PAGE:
The heritagization of religion and the sacralization of heritage in contemporary Europe

Project Participants

What happens when religious sites, objects and practices are simultaneously considered heritage? Since World War II, heritage is increasingly seen as defining identities and communities in times of change, and often what is now considered heritage was and still is seen as religious in nature and possibly sacred. Heritage, on the other hand, involves an explicitly secular gaze that sacralizes non-religious aspects of religious sites, objects and practices in a cultural, historical, or otherwise secular, immanent frame. HERILIGION seeks to understand the consequences of the heritagization of religious sites, objects and practices which were not considered heritage before, and which may provoke tensions between heritage and religious constituencies; between religious and secular sacralizations and uses; and between different disciplines and management regimes. HERILIGION will produce new insights which can be used to understand, manage and defuse tensions, benefiting both religious and heritage constituencies in Europe. The research will take place at religious and heritage sites in Denmark, the Netherlands, Poland, Portugal, and the UK, or would focus on emerging practical heritage (so-called intangible cultural heritage) in these countries.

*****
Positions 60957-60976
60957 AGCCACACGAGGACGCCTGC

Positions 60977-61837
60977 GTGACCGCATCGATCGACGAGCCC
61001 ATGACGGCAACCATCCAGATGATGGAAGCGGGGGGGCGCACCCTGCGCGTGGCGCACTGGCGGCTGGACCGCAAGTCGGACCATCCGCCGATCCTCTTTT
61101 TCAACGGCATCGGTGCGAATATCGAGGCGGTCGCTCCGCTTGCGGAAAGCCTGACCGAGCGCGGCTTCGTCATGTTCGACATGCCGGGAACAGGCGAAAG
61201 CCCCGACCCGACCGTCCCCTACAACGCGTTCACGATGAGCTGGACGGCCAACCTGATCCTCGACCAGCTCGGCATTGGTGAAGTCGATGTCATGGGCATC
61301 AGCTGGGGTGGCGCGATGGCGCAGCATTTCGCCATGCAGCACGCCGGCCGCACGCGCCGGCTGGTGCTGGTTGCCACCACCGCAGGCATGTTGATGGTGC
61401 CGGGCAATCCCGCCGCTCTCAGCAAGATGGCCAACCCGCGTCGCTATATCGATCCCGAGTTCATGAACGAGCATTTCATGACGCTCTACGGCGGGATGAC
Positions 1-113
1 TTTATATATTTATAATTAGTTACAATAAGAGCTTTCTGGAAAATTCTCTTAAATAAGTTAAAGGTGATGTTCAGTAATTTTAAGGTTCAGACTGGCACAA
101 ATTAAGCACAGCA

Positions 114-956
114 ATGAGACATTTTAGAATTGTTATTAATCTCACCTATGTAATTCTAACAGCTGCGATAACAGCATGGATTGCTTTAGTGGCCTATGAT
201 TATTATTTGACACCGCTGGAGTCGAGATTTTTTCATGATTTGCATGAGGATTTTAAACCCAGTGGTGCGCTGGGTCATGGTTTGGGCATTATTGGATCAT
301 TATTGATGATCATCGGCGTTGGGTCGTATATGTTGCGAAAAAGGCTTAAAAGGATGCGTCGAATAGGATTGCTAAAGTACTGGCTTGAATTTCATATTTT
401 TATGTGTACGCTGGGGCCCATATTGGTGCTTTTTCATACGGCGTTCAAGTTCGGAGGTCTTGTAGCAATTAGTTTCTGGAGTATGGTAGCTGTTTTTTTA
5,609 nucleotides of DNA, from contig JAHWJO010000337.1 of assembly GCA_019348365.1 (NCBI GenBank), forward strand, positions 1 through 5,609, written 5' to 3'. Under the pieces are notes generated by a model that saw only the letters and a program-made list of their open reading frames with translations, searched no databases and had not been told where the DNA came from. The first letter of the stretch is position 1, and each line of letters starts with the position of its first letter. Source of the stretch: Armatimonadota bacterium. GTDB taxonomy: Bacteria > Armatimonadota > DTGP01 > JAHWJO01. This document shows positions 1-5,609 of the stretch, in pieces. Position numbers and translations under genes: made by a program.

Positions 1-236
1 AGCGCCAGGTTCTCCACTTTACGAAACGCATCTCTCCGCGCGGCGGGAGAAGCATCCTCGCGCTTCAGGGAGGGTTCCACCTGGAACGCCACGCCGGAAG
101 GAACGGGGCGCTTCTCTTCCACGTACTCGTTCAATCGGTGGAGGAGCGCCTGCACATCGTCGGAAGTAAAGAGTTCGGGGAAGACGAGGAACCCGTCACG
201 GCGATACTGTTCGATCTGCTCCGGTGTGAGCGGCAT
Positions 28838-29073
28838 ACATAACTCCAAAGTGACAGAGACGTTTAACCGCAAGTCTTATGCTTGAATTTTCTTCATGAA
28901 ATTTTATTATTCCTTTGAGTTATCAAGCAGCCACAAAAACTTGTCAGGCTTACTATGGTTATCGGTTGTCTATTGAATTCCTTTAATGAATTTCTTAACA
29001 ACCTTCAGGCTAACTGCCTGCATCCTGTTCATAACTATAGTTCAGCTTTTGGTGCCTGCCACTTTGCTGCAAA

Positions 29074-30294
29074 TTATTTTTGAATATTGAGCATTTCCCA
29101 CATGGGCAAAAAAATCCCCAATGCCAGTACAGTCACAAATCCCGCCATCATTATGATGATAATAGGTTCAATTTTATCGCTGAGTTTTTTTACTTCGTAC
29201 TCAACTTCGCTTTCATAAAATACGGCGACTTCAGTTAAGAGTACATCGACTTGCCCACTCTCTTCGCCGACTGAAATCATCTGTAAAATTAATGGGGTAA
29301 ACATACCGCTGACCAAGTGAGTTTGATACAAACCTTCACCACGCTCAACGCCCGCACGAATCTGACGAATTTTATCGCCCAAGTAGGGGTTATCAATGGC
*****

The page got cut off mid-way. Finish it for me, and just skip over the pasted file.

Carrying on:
Associated Partners: 

AP 1: Dr. Ulla Kjær, National Museum of Denmark

AP 2: Dr. Anouk Janssen, Museum Catharijneconvent, The Netherlands,

AP 3: Dr. Antoni Bartosz, Ethnographic Museum in Kraków, Poland,

AP 4: Aleksander Kardyś, Tygodnik Powszechny Foundation, Poland,

AP 5: Dr. Paulo Costa, National Museum of Ethnology, Portugal,

AP 6: Dra. Joana Monteiro, Museu de Lisboa – Palácio Pimenta, Portugal,

AP 7: Cláudio Ferreira, ATUPO – Associaçao Templo de Umbanda Pai Oxalá, Portugal,

AP 8: Dr. Helen Lunnon Hungate, Medievel Art, United Kingdom,